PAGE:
New ID Rules Expected To Hurt Native Voter Turnout

Tuesday, October 14, 2008 at 12:35



Canada’s Aboriginal leaders say new voting rules mean thousands of Native people could be discouraged from going to the polls for today’s federal election.


They say a requirement that voters must show identification — including proof of a street address — poses a challenge for the Aboriginal population.


Many don’t have a lot of government-issued identification or a recognized address complete with name and street number.


For some Aboriginal people, their only address is the name of their reserve.


Parliament voted to amend the federal Elections Act almost two years ago to clamp down on voter fraud.


But Union of Ontario Indians Grand Council Chief John Beaucage says the rules will discourage more Aboriginal people from voting at a time when they could tip the balance in dozens of ridings.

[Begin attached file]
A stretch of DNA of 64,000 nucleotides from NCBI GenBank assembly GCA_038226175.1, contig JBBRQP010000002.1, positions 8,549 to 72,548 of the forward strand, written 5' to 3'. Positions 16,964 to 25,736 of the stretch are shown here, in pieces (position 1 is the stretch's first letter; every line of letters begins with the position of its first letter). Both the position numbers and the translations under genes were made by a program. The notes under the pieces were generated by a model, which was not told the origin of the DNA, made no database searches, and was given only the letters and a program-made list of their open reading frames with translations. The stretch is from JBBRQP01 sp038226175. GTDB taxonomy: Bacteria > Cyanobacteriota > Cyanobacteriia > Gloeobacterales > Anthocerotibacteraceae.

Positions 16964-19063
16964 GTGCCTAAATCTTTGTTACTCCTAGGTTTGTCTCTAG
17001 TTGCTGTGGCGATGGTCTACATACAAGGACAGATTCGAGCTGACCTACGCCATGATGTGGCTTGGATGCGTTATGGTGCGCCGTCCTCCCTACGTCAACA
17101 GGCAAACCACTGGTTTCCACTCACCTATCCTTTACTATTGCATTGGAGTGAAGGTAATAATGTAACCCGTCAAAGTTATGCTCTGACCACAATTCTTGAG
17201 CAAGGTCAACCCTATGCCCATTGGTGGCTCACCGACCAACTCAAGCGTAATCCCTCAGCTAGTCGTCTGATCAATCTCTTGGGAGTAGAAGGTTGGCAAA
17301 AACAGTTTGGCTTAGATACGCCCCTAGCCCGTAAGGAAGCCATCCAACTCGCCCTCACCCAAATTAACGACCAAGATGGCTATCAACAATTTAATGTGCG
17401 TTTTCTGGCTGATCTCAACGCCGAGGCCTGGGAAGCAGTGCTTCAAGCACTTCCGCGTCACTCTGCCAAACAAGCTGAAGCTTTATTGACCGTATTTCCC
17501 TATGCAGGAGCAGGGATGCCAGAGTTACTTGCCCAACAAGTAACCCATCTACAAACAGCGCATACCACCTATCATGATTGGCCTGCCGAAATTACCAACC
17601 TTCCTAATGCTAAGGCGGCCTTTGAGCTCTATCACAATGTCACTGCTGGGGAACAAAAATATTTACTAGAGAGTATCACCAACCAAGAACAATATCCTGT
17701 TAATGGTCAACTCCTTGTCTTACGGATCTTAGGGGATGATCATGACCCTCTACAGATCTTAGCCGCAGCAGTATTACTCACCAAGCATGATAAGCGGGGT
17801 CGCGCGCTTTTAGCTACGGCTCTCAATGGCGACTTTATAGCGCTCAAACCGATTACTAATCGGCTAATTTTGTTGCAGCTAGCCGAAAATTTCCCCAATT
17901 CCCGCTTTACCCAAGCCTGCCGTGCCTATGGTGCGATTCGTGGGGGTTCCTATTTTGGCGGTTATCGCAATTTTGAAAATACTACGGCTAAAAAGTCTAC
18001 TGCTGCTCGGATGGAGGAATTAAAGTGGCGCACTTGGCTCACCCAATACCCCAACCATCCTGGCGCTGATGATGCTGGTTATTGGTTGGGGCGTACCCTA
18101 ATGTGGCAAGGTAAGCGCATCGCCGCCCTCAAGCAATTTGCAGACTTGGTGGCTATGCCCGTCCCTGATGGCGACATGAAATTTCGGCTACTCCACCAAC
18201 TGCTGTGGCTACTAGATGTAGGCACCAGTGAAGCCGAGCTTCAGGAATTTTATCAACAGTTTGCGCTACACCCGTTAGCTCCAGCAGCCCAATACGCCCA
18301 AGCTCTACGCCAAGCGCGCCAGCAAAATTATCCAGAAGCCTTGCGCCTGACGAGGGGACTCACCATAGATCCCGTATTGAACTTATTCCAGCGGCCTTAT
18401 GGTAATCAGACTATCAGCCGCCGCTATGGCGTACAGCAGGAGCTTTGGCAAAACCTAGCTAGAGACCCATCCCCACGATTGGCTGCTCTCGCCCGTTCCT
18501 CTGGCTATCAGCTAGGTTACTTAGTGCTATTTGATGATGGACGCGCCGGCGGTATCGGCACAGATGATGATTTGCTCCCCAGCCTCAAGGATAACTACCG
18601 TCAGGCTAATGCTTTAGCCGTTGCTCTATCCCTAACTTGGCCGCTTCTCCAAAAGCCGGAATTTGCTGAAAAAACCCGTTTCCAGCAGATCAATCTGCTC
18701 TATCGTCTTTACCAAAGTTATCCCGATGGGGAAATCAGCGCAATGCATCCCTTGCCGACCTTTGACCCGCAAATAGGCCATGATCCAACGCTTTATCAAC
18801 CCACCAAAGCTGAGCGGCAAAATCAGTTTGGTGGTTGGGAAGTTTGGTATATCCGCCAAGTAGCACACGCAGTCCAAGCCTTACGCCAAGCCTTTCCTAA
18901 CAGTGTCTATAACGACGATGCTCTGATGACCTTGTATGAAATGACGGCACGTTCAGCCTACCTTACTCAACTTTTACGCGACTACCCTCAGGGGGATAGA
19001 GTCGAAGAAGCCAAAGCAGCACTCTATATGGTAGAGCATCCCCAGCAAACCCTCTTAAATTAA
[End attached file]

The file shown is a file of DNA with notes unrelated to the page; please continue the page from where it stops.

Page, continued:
Beaucage says Aboriginal voter turnout is low at the best of times, hovering around 25 per cent.


Elections Canada says voters can have a fellow resident vouch for them at the polling station if they don’t have anything to prove where they live.


Meantime, a recent survey by Elections Canada found that prior awareness of new voter rules was lower in Desnethe-Missinipi Churchill River than other parts of the country in by-elections held earlier this year.


After the March vote, a review was done of northern Saskatchewan’s preparedness for the changes, along with three other constituencies.


It found that only 74 per cent of registered voters in northern Saskatchewan were aware they needed ID with a name and street address on it, compared to 90 per cent of the other three areas.


Desnethe voters also took 22 per cent longer to fill out their ballot, due to the changes.


As well, just 41 per cent of election officers in the riding said the reaction from voters to the changes was favourable.


(includes files from The Canadian Press)